In 1985, four mothers were arrested for first degree larceny. They did not steal clothes from a store or valuables from another person’s home. They were arrested for stealing an education. In April of 1985, Saundra Foster, Elizabeth Brown, Claude Johnson, and Norma Wright were arrested for sending their children across district lines to attend school in Bloomfield, Connecticut. Foster, Brown, and Johnson resided in Hartford, and Wright resided in Windsor. However, because the Hartford women were arrested first, most of the media attention was focused on them and the city of Hartford. The parents felt that their children would receive a better education over in Bloomfield than in their home district. The Bloomfield Police Department decided to make examples of their situations, and arrested the mothers in hopes of discouraging other poor, black students of Hartford and other towns from jumping the school district dividing line. The arrests had a profound impact on the way people both in the city and the suburbs saw the inequality of Connecticut public education, setting the stage for the Sheff vs O’Neill case that would take place a few years later and would draw significant attention to the extent of school segregation in Connecticut. The arrests also drew attention to a larger civil rights issue, where poor women of color were unfairly targeted by the Bloomfield Police department when they attempted to provide a better education for their children.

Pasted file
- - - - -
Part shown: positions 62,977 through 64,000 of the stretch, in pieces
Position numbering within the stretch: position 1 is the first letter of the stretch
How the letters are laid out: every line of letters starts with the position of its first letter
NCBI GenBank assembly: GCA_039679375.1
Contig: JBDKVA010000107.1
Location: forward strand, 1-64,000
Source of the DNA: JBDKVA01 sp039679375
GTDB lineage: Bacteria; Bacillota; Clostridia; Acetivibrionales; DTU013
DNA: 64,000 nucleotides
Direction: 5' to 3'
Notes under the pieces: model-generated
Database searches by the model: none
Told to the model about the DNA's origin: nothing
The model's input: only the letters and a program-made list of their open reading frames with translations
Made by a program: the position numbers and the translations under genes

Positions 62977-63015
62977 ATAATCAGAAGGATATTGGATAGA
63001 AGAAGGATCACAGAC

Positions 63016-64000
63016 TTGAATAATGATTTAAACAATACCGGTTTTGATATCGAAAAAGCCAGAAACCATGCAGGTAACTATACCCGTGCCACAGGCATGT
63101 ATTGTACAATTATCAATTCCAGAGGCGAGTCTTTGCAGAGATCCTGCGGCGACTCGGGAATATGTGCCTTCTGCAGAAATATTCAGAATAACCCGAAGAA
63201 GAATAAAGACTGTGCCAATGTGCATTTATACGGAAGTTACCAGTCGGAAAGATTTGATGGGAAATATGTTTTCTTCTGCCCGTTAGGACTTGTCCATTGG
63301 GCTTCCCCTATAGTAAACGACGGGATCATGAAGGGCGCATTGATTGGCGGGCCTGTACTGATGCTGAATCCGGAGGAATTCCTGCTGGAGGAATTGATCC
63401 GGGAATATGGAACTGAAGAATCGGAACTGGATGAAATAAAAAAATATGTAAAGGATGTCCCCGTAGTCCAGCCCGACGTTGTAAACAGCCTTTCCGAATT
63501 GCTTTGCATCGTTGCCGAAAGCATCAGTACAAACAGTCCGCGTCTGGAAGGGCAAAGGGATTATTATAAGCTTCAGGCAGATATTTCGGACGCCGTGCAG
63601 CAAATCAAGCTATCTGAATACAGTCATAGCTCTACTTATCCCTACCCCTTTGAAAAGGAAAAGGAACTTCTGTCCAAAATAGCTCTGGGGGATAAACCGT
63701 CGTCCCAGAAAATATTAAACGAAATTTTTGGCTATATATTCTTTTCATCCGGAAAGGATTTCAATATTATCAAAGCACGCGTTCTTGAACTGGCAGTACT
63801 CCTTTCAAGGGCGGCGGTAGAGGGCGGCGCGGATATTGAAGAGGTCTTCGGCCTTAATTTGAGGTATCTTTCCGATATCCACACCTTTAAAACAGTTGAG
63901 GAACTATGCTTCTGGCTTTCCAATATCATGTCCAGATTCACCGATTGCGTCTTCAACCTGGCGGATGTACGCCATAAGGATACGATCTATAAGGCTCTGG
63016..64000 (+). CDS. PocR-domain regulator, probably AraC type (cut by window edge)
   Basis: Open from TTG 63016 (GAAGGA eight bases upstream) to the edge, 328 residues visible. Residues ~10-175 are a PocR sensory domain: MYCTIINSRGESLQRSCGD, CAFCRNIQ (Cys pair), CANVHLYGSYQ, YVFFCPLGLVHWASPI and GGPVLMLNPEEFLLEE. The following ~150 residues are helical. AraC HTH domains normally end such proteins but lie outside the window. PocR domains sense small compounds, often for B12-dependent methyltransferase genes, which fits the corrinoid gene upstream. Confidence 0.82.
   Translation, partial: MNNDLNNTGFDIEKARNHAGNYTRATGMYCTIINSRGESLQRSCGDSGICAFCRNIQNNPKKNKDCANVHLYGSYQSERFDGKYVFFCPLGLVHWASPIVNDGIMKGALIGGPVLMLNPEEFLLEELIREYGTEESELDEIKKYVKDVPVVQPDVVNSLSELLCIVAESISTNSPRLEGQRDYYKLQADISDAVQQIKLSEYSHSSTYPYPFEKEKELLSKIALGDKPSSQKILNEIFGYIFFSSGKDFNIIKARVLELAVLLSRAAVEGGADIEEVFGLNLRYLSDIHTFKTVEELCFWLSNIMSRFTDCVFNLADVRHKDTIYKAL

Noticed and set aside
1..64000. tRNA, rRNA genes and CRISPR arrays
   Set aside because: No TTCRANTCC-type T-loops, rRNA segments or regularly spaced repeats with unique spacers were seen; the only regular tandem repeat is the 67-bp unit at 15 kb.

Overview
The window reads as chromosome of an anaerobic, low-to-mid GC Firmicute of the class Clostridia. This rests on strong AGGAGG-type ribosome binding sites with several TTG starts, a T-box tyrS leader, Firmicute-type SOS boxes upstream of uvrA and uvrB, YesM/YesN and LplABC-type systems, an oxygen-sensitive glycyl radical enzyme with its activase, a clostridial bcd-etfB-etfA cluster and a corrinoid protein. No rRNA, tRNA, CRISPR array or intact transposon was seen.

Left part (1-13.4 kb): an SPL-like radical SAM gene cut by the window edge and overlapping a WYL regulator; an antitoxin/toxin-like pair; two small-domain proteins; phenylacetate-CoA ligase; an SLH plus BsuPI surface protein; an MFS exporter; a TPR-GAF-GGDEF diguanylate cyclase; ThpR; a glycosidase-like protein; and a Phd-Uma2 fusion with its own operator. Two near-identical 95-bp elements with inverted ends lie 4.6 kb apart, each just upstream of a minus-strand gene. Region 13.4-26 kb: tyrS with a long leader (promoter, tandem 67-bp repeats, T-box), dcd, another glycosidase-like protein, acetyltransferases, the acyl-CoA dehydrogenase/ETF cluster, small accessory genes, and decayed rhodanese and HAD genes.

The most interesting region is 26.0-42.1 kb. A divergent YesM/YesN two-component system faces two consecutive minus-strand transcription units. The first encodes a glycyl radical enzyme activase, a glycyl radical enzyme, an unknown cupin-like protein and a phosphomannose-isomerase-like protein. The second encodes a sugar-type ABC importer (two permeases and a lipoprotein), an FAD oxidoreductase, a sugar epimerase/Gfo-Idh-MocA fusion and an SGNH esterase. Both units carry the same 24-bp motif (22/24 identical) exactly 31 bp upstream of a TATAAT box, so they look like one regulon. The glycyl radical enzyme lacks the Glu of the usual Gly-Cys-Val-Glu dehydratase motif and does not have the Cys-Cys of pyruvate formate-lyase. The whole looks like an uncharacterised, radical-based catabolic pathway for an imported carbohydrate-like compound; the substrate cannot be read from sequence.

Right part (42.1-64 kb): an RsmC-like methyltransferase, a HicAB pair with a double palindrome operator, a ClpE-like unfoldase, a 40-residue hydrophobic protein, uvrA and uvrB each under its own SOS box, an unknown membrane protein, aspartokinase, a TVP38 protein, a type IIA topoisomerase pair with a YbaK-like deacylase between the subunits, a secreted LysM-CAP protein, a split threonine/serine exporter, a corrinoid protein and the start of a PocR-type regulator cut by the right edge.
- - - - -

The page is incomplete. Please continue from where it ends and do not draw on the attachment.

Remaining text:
Arrests Without Precedent: Prior Approach to District Jumpers